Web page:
• I had to pay attention to details. Small details, buried amidst non-essential information, often clarified an issue or sequence of events. The same holds true in fiction – the details often decide the course of events.
  • I had to take the facts I’d gathered and present them in a logical order that helped the judge make sense of the situation – which was often quite complicated. The same skill is necessary in fiction. If you confuse the reader by putting a conclusion before the facts that lead to it, you will probably lose them altogether.
  • I couldn’t include every single piece of information I collected. I had to decide which facts were necessary and which were superfluous. When writing fiction, I always know more backstory than my readers – they’d be bored if I included all of it. I have to choose what they need to know when. It’s the same skill, repurposed.
  • I also had to decide when to quote an interviewed person directly and when to paraphrase. When writing fiction, I need to decide where to describe interactions and where to use dialogue. The elements that make each effective are remarkably similar whether a court report or a novel.

What about jobs that don’t involve much writing? It’s all experience. Most writers have had a series of jobs before they start making a living (or at least part of one) writing.

If you find a complete job history of an author and then read all of that author’s work, you will probably find characters and settings that use non-writing jobs.

Sheri2012RGB2inch

www.sherimcguinn.com
www.amazon.com/author/sherimcguinn

Press release:

Sheri McGuinn at Gold Country Writers Six-Author Event! Official release.

Event date: Sunday, March 25, 2018 – 1:00pm to 4:00pm Event address: FACE IN A BOOK, 4359 Town Center Blvd #113, El Dorado Hills, CA 95762

http://www.getyourfaceinabook.com/event/gold-country-writers-six-author-event

 

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Does it work?

My next novel, which will come out later this year, is Peg’s Story: In Search of Self. It’s the story of the mother in my first novel, Running Away. After that book came out, I wrote and sold the screenplay – the selling part took a few years. You may have seen the movie Running Away on Lifetime, and it’s been pirated to YouTube as well.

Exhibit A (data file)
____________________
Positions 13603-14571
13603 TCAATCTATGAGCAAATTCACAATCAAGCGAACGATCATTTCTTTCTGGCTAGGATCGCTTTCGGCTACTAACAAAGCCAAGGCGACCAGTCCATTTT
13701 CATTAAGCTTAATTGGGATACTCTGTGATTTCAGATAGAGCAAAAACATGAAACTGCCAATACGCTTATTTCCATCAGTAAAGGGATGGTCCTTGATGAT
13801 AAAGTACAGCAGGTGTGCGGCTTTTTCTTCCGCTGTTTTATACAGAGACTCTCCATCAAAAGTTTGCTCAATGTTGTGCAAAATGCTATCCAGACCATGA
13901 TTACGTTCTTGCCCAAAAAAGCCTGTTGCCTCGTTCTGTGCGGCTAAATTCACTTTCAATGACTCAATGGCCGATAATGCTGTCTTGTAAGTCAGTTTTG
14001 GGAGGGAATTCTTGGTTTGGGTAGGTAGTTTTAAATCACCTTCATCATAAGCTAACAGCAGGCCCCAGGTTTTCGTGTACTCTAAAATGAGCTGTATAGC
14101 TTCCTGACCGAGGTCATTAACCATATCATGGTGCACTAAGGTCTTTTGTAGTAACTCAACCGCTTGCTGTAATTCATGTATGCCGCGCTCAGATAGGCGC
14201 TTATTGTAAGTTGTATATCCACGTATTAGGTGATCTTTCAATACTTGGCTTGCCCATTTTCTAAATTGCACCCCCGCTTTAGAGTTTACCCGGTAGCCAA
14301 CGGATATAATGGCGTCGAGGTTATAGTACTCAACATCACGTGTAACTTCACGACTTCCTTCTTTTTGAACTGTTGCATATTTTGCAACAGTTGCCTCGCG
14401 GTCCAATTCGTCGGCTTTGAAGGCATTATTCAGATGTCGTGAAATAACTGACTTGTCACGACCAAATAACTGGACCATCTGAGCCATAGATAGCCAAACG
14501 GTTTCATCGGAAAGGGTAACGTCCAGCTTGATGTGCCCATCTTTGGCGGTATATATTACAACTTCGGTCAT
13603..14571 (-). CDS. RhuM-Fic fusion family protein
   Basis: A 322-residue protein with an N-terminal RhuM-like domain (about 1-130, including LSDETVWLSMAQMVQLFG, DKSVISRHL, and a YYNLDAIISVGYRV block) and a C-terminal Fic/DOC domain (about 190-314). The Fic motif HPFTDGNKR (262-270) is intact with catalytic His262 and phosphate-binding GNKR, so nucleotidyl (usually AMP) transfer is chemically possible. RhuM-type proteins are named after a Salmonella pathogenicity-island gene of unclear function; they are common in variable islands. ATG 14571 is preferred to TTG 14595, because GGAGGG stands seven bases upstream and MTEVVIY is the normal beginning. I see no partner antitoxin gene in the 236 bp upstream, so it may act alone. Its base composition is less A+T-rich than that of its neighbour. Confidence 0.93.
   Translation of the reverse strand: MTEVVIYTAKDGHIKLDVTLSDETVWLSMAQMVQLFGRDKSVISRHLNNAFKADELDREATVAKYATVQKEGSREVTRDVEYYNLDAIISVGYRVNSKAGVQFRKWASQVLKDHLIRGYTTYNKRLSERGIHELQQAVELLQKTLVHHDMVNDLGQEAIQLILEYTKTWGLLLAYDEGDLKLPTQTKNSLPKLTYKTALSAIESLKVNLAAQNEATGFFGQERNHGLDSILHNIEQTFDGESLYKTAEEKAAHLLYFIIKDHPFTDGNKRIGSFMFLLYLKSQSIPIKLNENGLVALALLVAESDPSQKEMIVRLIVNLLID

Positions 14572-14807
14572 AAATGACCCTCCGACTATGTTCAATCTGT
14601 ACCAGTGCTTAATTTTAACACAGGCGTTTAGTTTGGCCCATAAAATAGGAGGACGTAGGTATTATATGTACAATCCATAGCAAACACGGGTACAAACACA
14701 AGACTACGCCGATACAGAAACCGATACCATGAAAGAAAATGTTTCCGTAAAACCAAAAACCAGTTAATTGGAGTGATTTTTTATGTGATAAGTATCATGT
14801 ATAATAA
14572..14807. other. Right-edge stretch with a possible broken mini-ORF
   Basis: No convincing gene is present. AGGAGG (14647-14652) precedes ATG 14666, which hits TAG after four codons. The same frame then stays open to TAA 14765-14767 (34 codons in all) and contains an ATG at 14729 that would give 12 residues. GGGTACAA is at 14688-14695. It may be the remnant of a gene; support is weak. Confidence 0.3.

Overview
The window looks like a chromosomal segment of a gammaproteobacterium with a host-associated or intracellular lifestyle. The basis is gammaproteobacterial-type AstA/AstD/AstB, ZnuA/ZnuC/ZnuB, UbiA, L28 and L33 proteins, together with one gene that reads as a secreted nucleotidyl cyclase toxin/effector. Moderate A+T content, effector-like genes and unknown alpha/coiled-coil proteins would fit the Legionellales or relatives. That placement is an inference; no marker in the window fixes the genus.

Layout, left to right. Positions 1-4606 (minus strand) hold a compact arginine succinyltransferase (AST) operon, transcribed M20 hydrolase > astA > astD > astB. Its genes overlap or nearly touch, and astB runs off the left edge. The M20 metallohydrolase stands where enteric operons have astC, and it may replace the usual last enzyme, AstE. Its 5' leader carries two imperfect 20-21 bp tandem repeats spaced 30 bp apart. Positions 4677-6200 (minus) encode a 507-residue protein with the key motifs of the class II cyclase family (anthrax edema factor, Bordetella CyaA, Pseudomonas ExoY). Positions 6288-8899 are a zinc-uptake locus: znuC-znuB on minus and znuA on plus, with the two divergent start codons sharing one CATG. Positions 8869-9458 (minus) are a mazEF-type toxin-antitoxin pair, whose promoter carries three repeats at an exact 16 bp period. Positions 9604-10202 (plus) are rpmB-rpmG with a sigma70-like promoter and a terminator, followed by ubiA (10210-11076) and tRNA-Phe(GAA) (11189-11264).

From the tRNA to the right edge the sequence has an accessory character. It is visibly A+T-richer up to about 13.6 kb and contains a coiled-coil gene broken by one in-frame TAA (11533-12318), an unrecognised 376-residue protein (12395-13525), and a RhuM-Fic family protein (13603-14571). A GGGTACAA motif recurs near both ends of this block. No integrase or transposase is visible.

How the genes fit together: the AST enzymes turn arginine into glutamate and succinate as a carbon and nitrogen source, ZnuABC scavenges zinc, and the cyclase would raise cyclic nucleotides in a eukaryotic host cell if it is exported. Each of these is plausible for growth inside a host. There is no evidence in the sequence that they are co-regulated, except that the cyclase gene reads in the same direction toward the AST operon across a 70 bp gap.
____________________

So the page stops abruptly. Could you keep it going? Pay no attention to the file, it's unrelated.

If you’ve read the book and watched the movie, you know that the movie did a great job with the suspense line but the backstory for the characters is different. That also means the dynamics between characters and the focus of the story changed.

This is how the changes look:

The novel is about the relationship between mother and daughter and how a subtle predator manipulates both of them to the point where Maggie (the daughter) ends up running away. The emphasis is on the mother-daughter bond – that’s why the hands are reaching for each other on the novel’s cover. My original script stuck with that emphasis, as did the re-writes I did to make it more affordable to shoot.

I’m still the only screenwriter on the credits, however the director added short scenes, including some up front to establish the stepfather as a bad guy quickly. The filmmakers explained that was essential to hold the audience. With several short scenes, the director also added a storyline making the stepfather evil beyond what he does to Maggie. As in the movie poster, he becomes the focal point.

Film is a collaborative medium and the final measure is always: Does it work?

  • Whenever someone tells me they’ve seen the movie, their comments center on the creepy stepfather – no one talks about the girl or her mother. My central theme didn’t survive, but the film does grab people and hold their attention.
  • I sold the script to a production company with a track record for producing and marketing films to television and computer movie markets. They sold the film successfully to French-speaking European television and then Lifetime. They knew their market.

So yeah, the film works. I got paid, got my credits at the beginning and end, and it’s added to my IMDb page. I’m happy.

Next week I’ll take a closer look at the film and how it compares to my screenplay.

00A2011SheriCMYK

www.sherimcguinn.com
www.amazon.com/author/sherimcguinn

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Motivational Boards

Each year I was in Arizona, a group of us would gather near the changing of the year and spend an evening with stacks of old magazines and glue sticks, sharing and enjoying our community as we made vision boards for the coming year. Some approached it with specific ideas in mind; I let intuition lead me to specific pictures and phrases that I then glued onto my poster board. Sometimes this clarified what I wanted in the coming year, sometimes it was just fun. But always, there were a few key words that reflected something I needed to work on.